Published on Thursday, July 25, 2002 by The International Herald Tribune |

NATO's Europeans could say 'no'
A polite mutiny

William Pfaff International Herald Tribune, Los Angeles Times Syndicate International
Tension and distrust now are the most important factors in America's relations with its European allies. The initial European reaction to last September's terrorist attacks on New York and Washington - a tightening of alliance links - has been wasted.

The American press is given mild and conciliatory messages about the underlying firmness of trans-Atlantic cooperation in the war against terrorism and the unimportance of European criticisms, but these reassurances are not borne out by conversations with European leaders or in analyses in the mainstream European press.

Criticism and apprehension about the consequences of U.S. policies prevail. In private, there is consistent criticism. In public, nothing serious is said or done by the European governments, other than useless complaints that Europe is being ignored.

It might seem that Americans could therefore reasonably ignore what the Europeans think or say, in the belief, borne out by experience, that European objections to U.S. policies make no difference. The Europeans will eventually fall in line. They have no real alternative.

This time, that might be a dangerously complacent conclusion because the Europeans do have alternatives, explosive ones. They could overturn the post-Cold War alignment tomorrow, and do so to their own probable political and economic profit.

They do not themselves understand their power. Few in Europe's leadership seem to grasp that if the European NATO governments and public indeed object to a U.S. attack on Iraq, as they say, they can prevent it, or at least block it for many months, while accomplishing a fundamental transformation in the Middle Eastern situation to their own advantage (and possibly that of the Israelis and Arabs as well).

Few understand that the European Union does not have to wait until it has built up its feeble military forces in order to have an independent world policy, with independent international influence to rival that of the United States. The world today is not one in which military forces are automatically the relevant or most effective means of power. This already is evident in the commercial and economic relations of Brussels with Washington. Washington cannot dismiss European corporate strength and economic competition. It is compelled to deal with the European Union as a powerful trade rival, to which it has to make concessions. The same thing could be accomplished in political relations if the European NATO allies, or even some of them, were to take a simple but decisive step: reaffirm that NATO is an alliance of independent and politically equal countries. They could refuse American use of NATO's European assets in an attack on Iraq, on the grounds that such an attack does not fall under the agreements on countering terrorism that produced NATO's Article Five resolution of last September.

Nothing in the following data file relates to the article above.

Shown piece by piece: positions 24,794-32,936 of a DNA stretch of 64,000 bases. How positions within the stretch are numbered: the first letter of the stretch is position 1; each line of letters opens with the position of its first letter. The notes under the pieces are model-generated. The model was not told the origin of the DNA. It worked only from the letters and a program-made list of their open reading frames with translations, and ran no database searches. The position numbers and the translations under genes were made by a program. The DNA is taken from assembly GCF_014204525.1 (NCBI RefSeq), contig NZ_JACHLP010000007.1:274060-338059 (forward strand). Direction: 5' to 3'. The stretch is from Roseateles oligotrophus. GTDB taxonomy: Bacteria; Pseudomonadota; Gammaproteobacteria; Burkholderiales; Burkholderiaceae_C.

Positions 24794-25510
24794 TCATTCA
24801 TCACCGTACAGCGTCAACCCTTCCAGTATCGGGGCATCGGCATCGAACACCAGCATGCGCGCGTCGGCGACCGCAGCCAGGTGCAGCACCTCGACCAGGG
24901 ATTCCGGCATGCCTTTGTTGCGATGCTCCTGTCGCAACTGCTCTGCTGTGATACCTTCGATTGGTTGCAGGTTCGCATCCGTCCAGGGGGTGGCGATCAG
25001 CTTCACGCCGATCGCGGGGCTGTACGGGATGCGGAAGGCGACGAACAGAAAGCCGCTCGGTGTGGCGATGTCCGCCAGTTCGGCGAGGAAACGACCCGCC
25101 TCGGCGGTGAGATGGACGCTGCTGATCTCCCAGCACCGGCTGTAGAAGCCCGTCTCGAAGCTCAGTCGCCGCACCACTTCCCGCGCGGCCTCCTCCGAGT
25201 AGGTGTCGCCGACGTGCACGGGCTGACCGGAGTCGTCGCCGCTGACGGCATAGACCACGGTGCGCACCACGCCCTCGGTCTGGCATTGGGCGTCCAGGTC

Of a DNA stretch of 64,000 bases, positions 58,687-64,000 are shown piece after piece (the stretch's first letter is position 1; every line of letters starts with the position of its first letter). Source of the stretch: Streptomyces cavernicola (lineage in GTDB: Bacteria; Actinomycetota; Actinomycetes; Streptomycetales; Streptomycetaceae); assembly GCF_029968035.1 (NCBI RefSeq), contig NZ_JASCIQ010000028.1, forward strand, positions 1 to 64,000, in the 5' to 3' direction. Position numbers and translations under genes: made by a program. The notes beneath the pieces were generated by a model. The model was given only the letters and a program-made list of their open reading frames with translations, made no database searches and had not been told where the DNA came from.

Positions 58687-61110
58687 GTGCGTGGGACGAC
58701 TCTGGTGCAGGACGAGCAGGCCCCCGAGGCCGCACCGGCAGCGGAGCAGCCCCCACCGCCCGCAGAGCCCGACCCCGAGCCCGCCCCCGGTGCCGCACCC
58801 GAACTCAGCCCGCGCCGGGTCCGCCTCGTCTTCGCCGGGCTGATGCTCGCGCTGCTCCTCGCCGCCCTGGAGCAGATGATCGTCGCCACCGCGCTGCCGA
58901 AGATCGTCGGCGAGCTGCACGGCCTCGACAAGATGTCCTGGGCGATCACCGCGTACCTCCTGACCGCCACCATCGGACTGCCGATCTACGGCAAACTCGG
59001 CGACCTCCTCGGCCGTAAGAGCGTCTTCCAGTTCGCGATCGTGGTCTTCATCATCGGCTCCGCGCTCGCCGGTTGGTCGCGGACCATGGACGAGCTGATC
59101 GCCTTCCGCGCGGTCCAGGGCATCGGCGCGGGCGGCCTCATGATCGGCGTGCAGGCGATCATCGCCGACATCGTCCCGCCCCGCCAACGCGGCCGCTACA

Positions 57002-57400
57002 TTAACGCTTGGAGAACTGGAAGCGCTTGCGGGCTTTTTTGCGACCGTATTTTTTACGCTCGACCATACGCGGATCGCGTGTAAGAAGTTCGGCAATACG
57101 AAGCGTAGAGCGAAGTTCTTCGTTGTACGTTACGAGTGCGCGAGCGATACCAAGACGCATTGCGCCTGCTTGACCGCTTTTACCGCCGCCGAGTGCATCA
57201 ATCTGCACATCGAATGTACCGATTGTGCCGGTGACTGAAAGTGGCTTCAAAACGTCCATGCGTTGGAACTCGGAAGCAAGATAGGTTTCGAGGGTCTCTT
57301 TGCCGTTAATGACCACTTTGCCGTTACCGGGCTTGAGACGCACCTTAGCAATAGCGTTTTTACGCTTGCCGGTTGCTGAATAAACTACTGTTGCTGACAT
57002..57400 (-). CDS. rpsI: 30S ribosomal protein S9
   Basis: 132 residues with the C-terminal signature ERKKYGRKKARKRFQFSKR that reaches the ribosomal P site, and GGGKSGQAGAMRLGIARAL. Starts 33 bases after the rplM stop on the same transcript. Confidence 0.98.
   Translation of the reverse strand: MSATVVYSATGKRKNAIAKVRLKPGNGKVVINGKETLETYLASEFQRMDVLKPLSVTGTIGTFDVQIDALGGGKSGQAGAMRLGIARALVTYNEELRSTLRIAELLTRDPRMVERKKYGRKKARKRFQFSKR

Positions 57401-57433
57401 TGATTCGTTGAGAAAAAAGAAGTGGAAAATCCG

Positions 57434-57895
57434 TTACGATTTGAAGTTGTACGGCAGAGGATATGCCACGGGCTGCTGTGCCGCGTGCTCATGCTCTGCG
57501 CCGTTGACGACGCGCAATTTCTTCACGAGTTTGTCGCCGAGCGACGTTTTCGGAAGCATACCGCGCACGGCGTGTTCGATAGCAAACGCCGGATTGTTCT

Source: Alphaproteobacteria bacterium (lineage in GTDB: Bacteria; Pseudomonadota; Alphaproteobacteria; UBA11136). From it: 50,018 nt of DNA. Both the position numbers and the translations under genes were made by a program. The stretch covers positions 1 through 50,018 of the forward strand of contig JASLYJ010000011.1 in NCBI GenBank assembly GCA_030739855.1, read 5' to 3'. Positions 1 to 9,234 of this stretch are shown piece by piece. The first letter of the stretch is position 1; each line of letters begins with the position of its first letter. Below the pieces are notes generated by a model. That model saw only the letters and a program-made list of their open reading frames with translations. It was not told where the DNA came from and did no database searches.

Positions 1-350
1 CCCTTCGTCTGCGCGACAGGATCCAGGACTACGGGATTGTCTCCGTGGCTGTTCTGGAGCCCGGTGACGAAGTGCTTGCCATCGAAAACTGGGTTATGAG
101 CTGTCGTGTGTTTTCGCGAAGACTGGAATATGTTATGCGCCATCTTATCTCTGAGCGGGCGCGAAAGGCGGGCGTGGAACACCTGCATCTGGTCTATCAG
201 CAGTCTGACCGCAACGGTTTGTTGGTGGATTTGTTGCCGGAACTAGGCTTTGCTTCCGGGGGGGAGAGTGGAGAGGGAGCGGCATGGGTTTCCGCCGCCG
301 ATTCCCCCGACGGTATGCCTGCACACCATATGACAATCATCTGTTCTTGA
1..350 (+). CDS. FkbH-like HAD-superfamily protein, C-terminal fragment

To do this would not destroy NATO. It might even save it by re-creating in it a political equilibrium. Sooner or later the European powers will have to deal with the consequences of U.S. unilateralism, and if the European public feels strongly about Iraq (and indeed about the Israel-Palestine situation), now could be the best occasion to act. The fundamental reason that NATO will not be destroyed is that the United States needs it more than Europe does. This is not widely understood.

NATO no longer serves to protect Europe from any threat. The threat is gone.

For the Europeans, NATO is an expensive relic of the Cold War. For the United States, NATO has to exist. Washington may be indifferent to allied opinion, or in no need of allied military support, but it has to have the European alliance because NATO provides the indispensable material and strategic infrastructure for American military and strategic deployments throughout Europe, Eurasia, the Middle East and Africa. NATO gives the United States a military presence, usually with extraterritorial privileges, in every one of the alliance's member countries, and in most of the former Warsaw Pact and former Soviet countries that are members of the Partnership for Peace. Washington needs NATO because without NATO the United States has no legitimate claim to a say in European internal matters. Richard Holbrooke once said (to some European indignation) that the United States is a European power. So it is, so long as NATO exists.

A polite mutiny by some or all of the European NATO countries on the question of war with Iraq would certainly produce what Saddam Hussein might describe as the mother of all trans-Atlantic rows, but in the end the United States would back down. Even this article's suggestion that there might be a European NATO mutiny on Middle Eastern issues will probably produce a row, but it will also weigh in Washington's considerations.

After such a mutiny, NATO would be a different alliance. After that, the European allies would certainly never again have reason to complain that Washington was paying no attention to them. But do the Europeans really want this? Or is it all talk?

International Herald Tribune Los Angeles Times Syndicate International
Copyright 2002 The International Herald Tribune



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